The Munich Manual of Demonic Magic
Latin Manuscript, 15th C
Liber incantationum, exorcismorum et fascinationum variarum (CLM 849 of the Bavarian State Library, Munich) is a fifteenth-century grimoire composed in Latin. It is concerned with demonology and necromancy with the largest number of experiments, nineteen in all, is divinatory. Although many of the experiments can be used for obtaining knowledge of any kind, others have more specific aims such as locating stolen goods or capturing a thief. The characteristic features of these operations are the use of scrying and and employment of child, in most cases, a prepubescent boy of legitimate marriage as he alone will be the one to see and communicate with the spirits that are conjured. The text includes the full gambit of evolutionary scrying techniques such as Mirrors, vessels, bones, crystals, fingernails and thumbnails.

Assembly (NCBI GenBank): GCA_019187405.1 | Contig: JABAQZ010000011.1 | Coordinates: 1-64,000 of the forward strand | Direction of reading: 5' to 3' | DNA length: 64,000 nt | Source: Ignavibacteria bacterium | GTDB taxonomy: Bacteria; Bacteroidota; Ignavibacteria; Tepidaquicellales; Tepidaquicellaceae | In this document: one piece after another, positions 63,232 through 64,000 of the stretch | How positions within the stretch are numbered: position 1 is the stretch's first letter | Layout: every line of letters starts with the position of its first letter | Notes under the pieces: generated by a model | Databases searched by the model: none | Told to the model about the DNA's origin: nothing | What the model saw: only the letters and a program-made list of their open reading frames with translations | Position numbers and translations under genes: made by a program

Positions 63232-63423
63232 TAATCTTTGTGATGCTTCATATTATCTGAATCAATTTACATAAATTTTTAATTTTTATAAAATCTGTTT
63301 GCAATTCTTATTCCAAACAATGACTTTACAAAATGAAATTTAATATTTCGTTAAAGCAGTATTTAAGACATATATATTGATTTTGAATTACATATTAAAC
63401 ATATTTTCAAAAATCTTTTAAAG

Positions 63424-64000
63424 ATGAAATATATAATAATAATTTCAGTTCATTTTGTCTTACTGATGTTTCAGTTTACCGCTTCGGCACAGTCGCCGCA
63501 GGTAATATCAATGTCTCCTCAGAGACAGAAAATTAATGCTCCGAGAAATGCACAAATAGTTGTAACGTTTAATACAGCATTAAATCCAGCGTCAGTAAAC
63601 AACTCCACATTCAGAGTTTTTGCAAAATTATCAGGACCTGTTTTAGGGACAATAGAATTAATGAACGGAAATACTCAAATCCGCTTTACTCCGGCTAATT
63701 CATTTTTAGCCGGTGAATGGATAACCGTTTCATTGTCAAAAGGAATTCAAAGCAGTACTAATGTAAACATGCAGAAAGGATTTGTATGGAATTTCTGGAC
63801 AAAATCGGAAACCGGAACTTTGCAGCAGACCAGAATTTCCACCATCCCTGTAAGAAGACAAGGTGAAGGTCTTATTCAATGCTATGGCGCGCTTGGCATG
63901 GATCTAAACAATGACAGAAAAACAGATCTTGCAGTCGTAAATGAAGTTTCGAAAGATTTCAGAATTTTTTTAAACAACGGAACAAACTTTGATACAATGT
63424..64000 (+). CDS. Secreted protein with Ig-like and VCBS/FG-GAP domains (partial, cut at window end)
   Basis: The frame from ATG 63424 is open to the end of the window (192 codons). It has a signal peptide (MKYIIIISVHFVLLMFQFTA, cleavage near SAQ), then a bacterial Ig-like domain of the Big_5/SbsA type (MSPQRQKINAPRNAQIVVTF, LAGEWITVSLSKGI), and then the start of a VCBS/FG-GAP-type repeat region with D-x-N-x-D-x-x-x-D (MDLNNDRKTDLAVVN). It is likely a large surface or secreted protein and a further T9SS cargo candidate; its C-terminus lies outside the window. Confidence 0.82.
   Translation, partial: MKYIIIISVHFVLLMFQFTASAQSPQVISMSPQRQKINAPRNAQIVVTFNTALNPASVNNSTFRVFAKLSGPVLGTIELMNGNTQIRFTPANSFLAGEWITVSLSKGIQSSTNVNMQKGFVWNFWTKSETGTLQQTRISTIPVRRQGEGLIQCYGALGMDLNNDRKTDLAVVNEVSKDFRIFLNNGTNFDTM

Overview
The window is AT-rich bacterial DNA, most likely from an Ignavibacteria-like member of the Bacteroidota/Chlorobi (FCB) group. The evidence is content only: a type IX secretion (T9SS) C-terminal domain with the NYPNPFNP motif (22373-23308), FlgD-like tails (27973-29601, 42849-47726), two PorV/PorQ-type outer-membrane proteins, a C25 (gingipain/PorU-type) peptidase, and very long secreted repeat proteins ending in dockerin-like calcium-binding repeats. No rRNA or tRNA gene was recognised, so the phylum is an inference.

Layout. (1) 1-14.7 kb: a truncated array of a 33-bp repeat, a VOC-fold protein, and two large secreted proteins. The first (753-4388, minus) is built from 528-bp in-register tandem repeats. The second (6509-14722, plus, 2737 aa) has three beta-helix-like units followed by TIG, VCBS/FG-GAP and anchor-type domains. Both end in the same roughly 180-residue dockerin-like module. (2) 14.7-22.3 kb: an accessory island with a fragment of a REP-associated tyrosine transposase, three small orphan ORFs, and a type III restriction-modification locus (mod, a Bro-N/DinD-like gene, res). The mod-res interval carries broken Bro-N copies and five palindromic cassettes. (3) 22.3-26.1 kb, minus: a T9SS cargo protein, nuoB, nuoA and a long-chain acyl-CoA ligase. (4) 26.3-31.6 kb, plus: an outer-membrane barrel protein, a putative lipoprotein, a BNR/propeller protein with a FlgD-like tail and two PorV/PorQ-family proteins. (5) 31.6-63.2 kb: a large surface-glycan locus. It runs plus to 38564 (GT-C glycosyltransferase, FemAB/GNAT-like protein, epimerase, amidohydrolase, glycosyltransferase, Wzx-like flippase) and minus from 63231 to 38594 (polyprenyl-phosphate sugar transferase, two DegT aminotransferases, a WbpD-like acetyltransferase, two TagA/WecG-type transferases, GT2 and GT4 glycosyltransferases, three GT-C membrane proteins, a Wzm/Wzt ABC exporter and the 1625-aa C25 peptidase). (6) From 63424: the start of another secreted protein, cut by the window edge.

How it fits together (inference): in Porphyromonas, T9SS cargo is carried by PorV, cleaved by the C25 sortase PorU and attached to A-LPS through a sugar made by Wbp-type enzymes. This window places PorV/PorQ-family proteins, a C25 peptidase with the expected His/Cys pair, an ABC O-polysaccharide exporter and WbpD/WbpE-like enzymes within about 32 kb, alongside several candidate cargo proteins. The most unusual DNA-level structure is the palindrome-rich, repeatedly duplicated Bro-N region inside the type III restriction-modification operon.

The divinatory operation in the Munich Handbook are shockingly similar to those practiced in the Arab culture. This art as cultivated in Muslim lands is called darb al’mandal, drawing the circle, or istinzal arwah, to draw down the sprits. These practices, as with Munich Handbook, were deemed applicable to many situations but were predominately employed for capturing thieves.
Richard Kieckhefer edited the text of the manuscript in 1998 under the title Forbidden Rites: A Necromancer’s Manual of the Fifteenth Century. Portions of the text, in English translation, are presented in Forbidden Rites as well, embedded within the author’s essays and explanations on the Munich Manual in specific and grimoires in general.